Defense expert: Oldest of 2 girls charged in Slender Man case likely to succeed with treatment



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WAUKESHA, Wisconsin — A defense expert testified Tuesday that one of two Wisconsin girls charged as adults with trying to kill a friend to please a fictional horror character has a very low risk of future criminal behavior and a high likelihood of success in treatment.

The testimony came at the start of a two-day hearing in which the 13-year-old's attorneys are trying to show she should be transferred to juvenile court for plotting with a 12-year-old to kill Payton Leutner, the Milwaukee Journal Sentinel reported (http://bit.ly/1RlXXQD ). The 12-year-old Leutner survived 19 stab wounds last May at a Waukesha park.

Police say the girls charged in the attack claimed they wanted to win favor with Slender Man, a character they believed could kill them or their families.

Forensic psychologist Anthony Jurek testified he saw no signs in the 13-year-old of personality disorders that would cause anti-social behavior. Rather, he said, she seemed like a girl struggling with her parents' divorce and the move to middle school where she struggled for peer acceptance.

Jurek said that made her ripe to follow someone like the 12-year-old, a friend she feared losing. But he said the 13-year-old's high intelligence and verbal skills would likely help her succeed in therapy.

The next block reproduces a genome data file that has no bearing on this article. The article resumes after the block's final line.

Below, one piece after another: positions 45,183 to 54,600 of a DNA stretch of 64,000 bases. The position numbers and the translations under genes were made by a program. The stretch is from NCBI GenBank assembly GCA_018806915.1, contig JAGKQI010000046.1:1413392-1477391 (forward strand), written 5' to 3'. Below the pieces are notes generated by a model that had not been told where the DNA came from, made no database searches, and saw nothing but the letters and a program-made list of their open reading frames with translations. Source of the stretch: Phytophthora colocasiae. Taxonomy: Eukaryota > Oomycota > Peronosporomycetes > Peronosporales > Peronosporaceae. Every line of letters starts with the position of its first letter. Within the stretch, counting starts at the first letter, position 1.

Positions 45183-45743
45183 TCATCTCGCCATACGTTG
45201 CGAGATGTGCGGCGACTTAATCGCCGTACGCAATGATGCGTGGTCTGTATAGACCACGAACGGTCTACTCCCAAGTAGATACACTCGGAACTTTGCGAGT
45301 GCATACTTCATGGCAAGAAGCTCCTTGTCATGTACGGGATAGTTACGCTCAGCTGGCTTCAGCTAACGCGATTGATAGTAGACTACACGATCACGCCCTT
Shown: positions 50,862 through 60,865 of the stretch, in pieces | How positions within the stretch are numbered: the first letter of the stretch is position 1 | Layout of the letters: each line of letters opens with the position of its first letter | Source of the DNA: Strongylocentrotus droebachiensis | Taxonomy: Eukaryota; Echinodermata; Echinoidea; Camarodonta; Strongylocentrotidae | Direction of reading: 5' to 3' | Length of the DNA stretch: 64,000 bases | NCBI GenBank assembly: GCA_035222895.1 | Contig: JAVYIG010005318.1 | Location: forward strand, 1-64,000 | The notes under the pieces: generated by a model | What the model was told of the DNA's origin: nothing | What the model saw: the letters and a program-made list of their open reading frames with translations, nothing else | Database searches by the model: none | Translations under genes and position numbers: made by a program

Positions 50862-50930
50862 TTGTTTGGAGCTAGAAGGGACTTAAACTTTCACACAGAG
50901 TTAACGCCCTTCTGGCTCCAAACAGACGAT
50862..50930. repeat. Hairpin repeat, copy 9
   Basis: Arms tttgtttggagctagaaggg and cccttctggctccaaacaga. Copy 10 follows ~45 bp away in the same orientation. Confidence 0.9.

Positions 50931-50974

"I think she wants to get better, but it's going to be a scary process for her," he said.

The defense also called on juvenile corrections officials to testify about services available at Copper Lake, a secure facility in northern Wisconsin, which are more extensive than those at the Washington County facility where the girls have been held for the past year.

Shelley Hagan, director of the state office of juvenile offender review, said preparations for release of juveniles from Copper Lake focus on a plan to return them to their families or the community. For girls convicted as adults, the staff mostly deals with adult corrections officials concerning which prison or other facility will take a girl when she turns 18.

Nicole Sakac, manager of the girls' current detention center, testified the 13-year-old has been a model resident. She said the 13-year-old, unlike the 12-year-old who's been diagnosed with schizophrenia, shows no continuing belief in Slender Man or other fictional characters.

There was no indication when Circuit Judge Michael Bohren would rule on a defense motion to declare the underlying law that put the case in adult court unconstitutional.

Wisconsin law requires children as young as 10 to be charged as adults for some crimes. The burden then falls to them to prove the case belongs in juvenile court. As adults, the girls face up to 60 years in prison; as juveniles they would remain under court supervision until age 18.

The 12-year-old's hearing is set for next month.


Information from: Milwaukee Journal Sentinel, http://www.jsonline.com

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